Thursday, February 04, 2016

No foot rot for me!

After at least 2 years of complaining and putting up with both holey wellies and walking boots I've finally bought some new wellies. It was a close thing: I even took a trip to town to buy myself some but lost interest after looking in a couple of shops.

It was being with GrandSons in their brand-new wellies at the weekend that spurred me on. I was so frustrated at not being able to splash through puddles with them that I came home and ordered myself some. 

But not until after some serious browsing and investigating. All the wellies I've had over recent years have been comparatively cheap and bought, as Husband put it, more for style (if you can have stylish wellies) than sturdiness. So we googled dog-walking wellies and I finally decided on these.

I'm really hoping these will be comfortable for walking - most wellies give me flat feet ache if I walk in them too much - and long-lasting. They cost enough!

Smart eh? I was very happy until Younger Son peered at them and said, 'They're not waterproof.'
'What do you mean? Of course they're waterproof. It said so on the website.' (I believe everything I read.)
'But the leg bit is made of wetsuit material and they don't keep the water out.'

So I set out to test them

They passed the squelching through mud test.
And they passed the wading through the stream test - even though the water came above the rubber bit. And I had to stay there long enough for Husband to take a photo with his phone and then realise it wasn't working so take one instead with the camera I was carrying. In other words I was standing there for a good few minutes.

Smart, warm and comfortable. All that needs to be tested now is longevity. 

Monday, February 01, 2016

Anteaters have long tongues

Spent the weekend with Elder Son and family in Surrey.

While pretending to be dogs I point out to 4-year-old GrandSon1 that dogs have longer tongues than people so can lick water out of bowls. He nods but says, 'But not as long as an anteater's.'

You can't argue with that.

Terry's Old Geezers

Back when I had to get up early in the mornings to get the children to school I listened to Wake up to Wogan on Radio 2. The phrase TOGs (Terry's Old Geezers) came to be the name for his listeners who would write in to tell Terry of their latest age-related calamity. The lucky chosen few of those whose letters he read out on the show received a t-shirt or later on a sweatshirt emblazoned with the words, 'Do I come here often?'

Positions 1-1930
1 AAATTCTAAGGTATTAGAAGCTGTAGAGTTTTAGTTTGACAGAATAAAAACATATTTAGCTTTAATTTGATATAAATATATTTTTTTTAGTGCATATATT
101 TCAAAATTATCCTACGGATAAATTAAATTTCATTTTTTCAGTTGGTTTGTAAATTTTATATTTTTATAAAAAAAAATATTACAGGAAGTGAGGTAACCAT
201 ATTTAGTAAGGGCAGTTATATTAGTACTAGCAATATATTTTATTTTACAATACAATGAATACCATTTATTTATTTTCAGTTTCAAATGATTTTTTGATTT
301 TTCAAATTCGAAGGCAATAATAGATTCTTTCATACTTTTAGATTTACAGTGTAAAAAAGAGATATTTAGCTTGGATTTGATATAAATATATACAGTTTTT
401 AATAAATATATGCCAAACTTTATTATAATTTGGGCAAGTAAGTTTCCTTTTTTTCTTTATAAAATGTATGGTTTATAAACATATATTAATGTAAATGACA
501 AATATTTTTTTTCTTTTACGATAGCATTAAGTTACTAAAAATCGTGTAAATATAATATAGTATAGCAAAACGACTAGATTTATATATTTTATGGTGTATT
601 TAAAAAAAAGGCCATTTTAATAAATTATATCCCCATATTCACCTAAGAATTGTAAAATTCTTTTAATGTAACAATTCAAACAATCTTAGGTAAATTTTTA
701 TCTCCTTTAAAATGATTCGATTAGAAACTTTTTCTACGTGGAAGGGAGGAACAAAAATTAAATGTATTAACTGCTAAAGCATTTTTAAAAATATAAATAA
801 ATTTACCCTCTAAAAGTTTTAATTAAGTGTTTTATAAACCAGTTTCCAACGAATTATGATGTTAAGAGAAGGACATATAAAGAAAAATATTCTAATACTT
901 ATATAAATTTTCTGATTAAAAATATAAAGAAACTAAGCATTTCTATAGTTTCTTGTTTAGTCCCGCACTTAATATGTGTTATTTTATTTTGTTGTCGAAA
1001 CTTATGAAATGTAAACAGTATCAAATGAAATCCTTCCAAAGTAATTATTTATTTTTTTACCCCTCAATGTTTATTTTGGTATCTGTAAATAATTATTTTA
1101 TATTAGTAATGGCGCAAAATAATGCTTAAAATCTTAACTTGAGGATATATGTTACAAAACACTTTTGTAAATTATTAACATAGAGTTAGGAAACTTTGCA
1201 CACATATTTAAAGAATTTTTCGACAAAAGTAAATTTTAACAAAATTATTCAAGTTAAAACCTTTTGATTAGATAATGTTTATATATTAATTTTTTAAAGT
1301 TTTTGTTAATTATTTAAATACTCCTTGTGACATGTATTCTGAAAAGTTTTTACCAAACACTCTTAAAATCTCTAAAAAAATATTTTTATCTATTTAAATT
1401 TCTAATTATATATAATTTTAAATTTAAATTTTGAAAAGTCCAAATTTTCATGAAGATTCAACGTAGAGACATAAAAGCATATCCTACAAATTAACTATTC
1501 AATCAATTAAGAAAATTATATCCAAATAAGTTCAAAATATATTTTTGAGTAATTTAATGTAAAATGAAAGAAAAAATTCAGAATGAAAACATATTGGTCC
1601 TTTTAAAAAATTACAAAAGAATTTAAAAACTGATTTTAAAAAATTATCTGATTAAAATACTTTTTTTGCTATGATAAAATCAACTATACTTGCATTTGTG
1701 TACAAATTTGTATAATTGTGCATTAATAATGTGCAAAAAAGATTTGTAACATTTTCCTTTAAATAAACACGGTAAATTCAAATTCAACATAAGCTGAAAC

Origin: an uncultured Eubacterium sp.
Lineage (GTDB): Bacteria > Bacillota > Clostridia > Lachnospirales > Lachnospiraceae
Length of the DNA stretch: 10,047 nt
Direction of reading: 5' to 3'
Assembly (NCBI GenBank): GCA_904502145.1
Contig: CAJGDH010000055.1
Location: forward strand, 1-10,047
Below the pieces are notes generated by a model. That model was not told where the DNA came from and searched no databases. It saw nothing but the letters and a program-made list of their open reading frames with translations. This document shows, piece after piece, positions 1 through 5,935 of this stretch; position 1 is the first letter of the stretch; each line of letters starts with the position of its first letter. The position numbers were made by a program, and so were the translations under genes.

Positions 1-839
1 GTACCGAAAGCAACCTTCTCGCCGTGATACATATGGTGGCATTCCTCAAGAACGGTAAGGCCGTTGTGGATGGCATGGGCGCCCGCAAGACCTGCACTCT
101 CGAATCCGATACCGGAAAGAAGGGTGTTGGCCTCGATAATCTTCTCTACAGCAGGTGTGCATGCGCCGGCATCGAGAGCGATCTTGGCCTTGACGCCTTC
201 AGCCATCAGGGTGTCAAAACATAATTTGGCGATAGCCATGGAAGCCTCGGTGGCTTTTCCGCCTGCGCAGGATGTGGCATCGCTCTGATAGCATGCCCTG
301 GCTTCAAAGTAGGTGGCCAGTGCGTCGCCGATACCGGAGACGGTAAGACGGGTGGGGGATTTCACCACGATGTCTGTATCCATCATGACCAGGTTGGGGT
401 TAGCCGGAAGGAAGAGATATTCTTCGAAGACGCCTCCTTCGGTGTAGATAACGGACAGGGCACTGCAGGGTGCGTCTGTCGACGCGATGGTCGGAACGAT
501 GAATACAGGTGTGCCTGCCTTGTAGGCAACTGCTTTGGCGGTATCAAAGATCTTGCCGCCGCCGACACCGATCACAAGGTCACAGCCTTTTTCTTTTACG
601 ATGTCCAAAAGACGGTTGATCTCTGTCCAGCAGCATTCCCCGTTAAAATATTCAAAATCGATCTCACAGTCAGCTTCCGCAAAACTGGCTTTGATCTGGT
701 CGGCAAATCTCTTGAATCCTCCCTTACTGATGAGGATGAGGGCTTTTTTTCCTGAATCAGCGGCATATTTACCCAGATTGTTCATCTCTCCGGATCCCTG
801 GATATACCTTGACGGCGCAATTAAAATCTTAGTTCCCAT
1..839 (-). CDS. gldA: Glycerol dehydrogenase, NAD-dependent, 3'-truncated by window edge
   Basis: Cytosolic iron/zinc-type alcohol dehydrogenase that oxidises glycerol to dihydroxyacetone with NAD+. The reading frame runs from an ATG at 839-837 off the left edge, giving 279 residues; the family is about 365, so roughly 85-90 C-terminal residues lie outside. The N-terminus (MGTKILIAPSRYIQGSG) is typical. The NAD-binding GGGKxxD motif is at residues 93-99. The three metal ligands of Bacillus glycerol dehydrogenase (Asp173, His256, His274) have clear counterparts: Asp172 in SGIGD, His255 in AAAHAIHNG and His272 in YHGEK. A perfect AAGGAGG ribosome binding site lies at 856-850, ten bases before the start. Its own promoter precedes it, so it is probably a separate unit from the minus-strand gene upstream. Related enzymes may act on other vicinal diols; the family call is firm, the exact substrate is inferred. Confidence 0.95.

The one and only time I wrote (emailed actually I think) in was to tell Terry my joy at discovering that after I had spent best part of a year believing I was, say, 47 - I can't remember how old exactly -  I was in fact 46 and wouldn't be 47 until my next birthday.

Doing the school run meant my listening to the show was interrupted so I missed my email being read out! But I was pleasantly surprised a few weeks later when I received a parcel from the BBC.
Sir Terry Wogan will be missed. 

Friday, January 29, 2016

"It's their loss", no, really it is

So, a few days ago, I received my first rejection email of 2016 - or as I prefer to call it my first 'it's their loss' email. (Only reaching that stage after sobbing quietly for a few hours.)

Yesterday I received a 'we'd like to see more' email, which, strangely enough made me feel worse than the first one. You see it was from a publisher. Again you'd think, 'Well, that's good, isn't it?' But I don't know; I am suspicious. And I became even more suspicious after I googled them.

On the original publishing website they did say that they may ask for a contribution towards publishing costs, which can be a sign of a vanity publisher but, on the other hand, is like going to a regular printer if you self-publish, but that unlike a vanity publisher they would only publish if they considered it of suitable quality.

The reviews I read however suggested that everything would be of suitable quality and that the financial contribution requested could be very high.

So, yes, my reaction was: the only people who consider my manuscript worthy of publication are scam artists. Hence my misery.

Anyway we're off to Surrey for the weekend so time with grandchildren will cheer me up. We're setting off this afternoon so I'll miss any more 'It's their loss' emails that arrive - I find Fridays to be a 'good' rejection receipt day. I am convinced agents come to the end of the week and just want to reduce their pile a bit so fire them off willy nilly. 

I hope my next post will be more cheerful: I'm not really as horrendously miserable and dreadful to be around as I may sound. At least I hope I'm not ...

P.S. Vanity publishers came into the news a few years ago because they were taking lots of money from people to publish their books. They played on people's vanity and desire to be published - much like self-publishing - but at a great cost - unlike self-publishing. I self-published This Time Next Year at no cost to myself, unless you count blood, sweat and tears.